Community members across Queens had a chance to meet their local police officers during National Night Out Against Crime on Aug. 3.
The community-building campaign, celebrated across the nation on the first Tuesday of August every year, aims to foster a positive relationship between the police and neighborhoods.
In Queens, the 110th Precinct, which encompasses Corona and Elmhurst, celebrated the annual event in Flushing Meadows Corona Park — where a few thousand community members showed their support for the women and men in blue.
George Onourah felt that this year’s National Night Out took on a new meaning given the rise in crime, saying public safety should be a priority.
“We need to build a relationship between the NYPD and the community,” Onourah said. “That way, we can have the peace and understanding we need to make this a better city — where each one of us feels safe when we walk the streets.”
Kids and parents enjoyed the carousel rides, face painting, slides, dance performances and musical entertainment by Camila Noguera, who also sang the national anthem. Long lines formed at the “game table” where police officers handed out age-appropriate games donated by Chief of Community Affairs Jeffrey Maddrey, and the hot dog stand attended by 110th Community Council members.
Commanding officer of the 110th Precinct Jonathan Cermeli, who was recently promoted to deputy inspector, said it was great to see so many members of the community at the event after it was canceled last year due to the COVID-19 crisis.
“We want to do events like this, to build the bridges between the community and the police department, but we need your support,” Cermeli said before handing out the City Council’s Good Samaritan award to some officers of the 110th Precinct.
In May, NYPD Officers Tyborowski and Isanovic responded to a call regarding an unconscious child who had a seizure. They saved the 2-year-old’s life, removing the foam from her mouth to prevent her from choking and performing CPR. Police Officer Laqua and his partner saved the life of a stabbing victim by applying a tourniquet and apprehending the suspect.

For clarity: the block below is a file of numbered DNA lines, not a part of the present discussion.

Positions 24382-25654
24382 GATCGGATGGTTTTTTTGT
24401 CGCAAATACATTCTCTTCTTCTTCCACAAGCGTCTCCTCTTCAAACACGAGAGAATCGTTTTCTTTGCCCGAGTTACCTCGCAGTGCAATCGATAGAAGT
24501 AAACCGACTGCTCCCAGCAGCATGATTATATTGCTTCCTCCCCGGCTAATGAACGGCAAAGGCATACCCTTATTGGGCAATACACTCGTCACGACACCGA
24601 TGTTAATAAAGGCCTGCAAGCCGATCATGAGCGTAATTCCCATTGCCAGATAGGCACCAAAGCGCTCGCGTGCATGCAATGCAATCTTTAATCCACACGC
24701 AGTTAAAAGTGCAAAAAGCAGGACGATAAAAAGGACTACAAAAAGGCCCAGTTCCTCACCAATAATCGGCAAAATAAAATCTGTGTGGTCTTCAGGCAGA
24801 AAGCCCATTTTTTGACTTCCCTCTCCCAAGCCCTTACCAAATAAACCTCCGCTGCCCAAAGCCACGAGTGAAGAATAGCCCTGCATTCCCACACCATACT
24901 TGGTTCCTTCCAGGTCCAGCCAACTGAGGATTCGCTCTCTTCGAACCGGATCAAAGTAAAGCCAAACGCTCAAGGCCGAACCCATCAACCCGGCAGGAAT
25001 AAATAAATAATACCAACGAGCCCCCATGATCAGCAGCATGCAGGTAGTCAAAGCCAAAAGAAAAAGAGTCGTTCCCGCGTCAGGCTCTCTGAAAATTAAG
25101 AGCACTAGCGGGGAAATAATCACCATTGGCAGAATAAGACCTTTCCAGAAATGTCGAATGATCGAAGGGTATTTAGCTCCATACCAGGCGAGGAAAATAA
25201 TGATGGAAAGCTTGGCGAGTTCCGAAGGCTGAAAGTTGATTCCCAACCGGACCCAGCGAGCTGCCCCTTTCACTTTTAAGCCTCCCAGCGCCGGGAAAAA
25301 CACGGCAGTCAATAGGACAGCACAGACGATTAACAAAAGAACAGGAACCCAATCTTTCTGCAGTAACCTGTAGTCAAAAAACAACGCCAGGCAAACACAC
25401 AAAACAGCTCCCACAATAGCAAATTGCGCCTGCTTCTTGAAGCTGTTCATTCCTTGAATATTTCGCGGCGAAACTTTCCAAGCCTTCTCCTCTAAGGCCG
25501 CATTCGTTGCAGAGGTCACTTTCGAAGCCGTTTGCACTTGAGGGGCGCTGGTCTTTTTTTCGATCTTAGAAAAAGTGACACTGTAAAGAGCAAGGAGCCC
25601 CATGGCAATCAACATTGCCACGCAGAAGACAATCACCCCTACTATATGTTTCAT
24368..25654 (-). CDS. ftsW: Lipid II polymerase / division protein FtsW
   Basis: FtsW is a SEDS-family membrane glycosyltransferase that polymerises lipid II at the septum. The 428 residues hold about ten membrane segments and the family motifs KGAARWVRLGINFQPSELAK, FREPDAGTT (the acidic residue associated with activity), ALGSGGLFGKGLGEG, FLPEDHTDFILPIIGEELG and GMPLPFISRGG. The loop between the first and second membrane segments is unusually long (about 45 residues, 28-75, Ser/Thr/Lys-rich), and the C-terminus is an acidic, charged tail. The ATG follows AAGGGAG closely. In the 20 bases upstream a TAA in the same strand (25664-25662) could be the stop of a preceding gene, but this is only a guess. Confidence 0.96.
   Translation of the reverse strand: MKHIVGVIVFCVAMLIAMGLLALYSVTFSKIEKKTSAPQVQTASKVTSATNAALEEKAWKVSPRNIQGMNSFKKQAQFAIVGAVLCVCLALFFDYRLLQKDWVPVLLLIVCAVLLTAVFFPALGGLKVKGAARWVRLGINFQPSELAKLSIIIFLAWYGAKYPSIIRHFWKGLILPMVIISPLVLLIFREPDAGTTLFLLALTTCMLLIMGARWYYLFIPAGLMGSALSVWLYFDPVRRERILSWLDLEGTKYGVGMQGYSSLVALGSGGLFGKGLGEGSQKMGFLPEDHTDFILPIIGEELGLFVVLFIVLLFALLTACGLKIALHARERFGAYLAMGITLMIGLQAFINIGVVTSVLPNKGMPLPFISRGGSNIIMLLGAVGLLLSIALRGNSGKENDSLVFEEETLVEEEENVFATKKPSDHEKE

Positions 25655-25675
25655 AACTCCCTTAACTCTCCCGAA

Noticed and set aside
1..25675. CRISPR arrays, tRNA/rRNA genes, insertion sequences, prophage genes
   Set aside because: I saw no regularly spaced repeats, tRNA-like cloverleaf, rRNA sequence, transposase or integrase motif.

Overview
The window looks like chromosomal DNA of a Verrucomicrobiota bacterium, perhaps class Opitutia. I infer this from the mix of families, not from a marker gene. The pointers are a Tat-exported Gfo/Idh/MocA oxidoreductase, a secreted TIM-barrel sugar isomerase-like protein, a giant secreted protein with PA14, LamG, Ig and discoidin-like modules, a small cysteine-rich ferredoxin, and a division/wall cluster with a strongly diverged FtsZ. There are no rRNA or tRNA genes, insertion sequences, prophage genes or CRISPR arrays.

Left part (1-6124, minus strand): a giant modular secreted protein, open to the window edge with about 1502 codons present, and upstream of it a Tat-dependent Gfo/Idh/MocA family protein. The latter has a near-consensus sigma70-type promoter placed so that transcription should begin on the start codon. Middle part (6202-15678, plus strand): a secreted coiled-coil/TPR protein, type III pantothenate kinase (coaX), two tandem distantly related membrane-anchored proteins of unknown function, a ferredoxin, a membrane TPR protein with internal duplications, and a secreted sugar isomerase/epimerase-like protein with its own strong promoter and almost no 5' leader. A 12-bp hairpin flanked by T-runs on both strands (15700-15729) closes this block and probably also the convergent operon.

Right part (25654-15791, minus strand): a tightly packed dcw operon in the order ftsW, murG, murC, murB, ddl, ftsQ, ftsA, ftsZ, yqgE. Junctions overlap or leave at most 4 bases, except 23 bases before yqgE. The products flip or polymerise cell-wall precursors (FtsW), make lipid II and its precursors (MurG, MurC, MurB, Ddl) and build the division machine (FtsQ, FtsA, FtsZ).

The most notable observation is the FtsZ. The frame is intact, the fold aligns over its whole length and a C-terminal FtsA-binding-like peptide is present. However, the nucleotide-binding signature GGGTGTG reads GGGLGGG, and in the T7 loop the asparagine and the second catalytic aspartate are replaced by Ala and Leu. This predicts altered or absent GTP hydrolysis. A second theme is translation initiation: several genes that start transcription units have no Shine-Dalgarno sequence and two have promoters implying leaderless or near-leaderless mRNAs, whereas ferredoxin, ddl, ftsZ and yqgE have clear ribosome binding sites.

“A lot of people think it’s just locking up bad guys in handcuffs, but it’s a lot about life-saving actions,” Cermeli said. “It’s so important now more than ever that people realize what the police department is all about, and we’re about helping people. That’s our main concern.”
He encouraged everyone to say “hello” or “thank you” to a police officer and reiterated that “we’re here to help you, and we will always respond on your behalf, and we will always have your backs and protect you.”
Assemblywoman Catalina Cruz handed out a slew of New York State Assembly Certificates of Merit to community members, including Ceremeli, Detective Saponieri and members of the 110th Community Council.
She pointed out that the 110th Precinct played an integral part in handing out 200,000 bags of food during the height of the COVID-19 pandemic and that the precinct organized a poker tournament to raise money for the community.
“As soon as the pandemic hit, [Deputy Inspector Cermeli] came to me and said, ‘How can I help you?’ And so those 200,000 bags of food that we gave out, we didn’t do it alone,” Cruz said.
President of the 110th Community Council Al Perna, which helped organize the event, acknowledged Cermeli’s promotion with a plaque from the council.
“This is a big promotion for the community. He’s always for us,” Perna said. “We’re always here for the community. Remember that, guys. You go by your precinct, you see a police officer, say ‘hello,’ say ‘thank you for your service, thanks for keeping us safe.'”
A few miles further away, the 109th Precinct — which encompasses Downtown Flushing, East Flushing, Queensboro Hill, College Point, Malba, Whitestone, Beechhurst and Bay Terrace — celebrated National Night Out with pony rides, cotton candy, slides and amusement rides.
Commanding officer Captain John L. O’Connell said that the 109th Precinct did a great job reaching out to the community all year around, and enjoyed the great turnout.
“It feels a little bit back to normal to see so many people here, and it’s refreshing,” O’Connell said, “The best part is that there are so many kids here. That’s the key to me: the youth turnout. That’s what you really want — to develop those relationships with the kids.”